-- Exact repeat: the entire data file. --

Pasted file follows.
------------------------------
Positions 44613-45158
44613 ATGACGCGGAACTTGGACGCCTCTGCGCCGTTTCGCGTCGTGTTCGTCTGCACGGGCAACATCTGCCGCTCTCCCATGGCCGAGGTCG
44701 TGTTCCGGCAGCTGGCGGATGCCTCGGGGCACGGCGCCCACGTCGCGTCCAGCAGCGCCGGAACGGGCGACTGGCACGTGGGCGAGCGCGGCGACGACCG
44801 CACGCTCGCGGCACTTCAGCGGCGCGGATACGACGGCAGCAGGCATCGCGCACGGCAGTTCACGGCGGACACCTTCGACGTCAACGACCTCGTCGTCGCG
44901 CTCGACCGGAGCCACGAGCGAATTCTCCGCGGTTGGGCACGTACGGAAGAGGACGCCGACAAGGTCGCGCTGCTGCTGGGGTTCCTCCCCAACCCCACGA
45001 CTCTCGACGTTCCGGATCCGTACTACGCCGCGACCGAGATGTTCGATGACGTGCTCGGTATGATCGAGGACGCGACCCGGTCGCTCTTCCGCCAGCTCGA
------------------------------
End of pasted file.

Positions 44613-45158
44613 ATGACGCGGAACTTGGACGCCTCTGCGCCGTTTCGCGTCGTGTTCGTCTGCACGGGCAACATCTGCCGCTCTCCCATGGCCGAGGTCG
44701 TGTTCCGGCAGCTGGCGGATGCCTCGGGGCACGGCGCCCACGTCGCGTCCAGCAGCGCCGGAACGGGCGACTGGCACGTGGGCGAGCGCGGCGACGACCG
44801 CACGCTCGCGGCACTTCAGCGGCGCGGATACGACGGCAGCAGGCATCGCGCACGGCAGTTCACGGCGGACACCTTCGACGTCAACGACCTCGTCGTCGCG
44901 CTCGACCGGAGCCACGAGCGAATTCTCCGCGGTTGGGCACGTACGGAAGAGGACGCCGACAAGGTCGCGCTGCTGCTGGGGTTCCTCCCCAACCCCACGA
45001 CTCTCGACGTTCCGGATCCGTACTACGCCGCGACCGAGATGTTCGATGACGTGCTCGGTATGATCGAGGACGCGACCCGGTCGCTCTTCCGCCAGCTCGA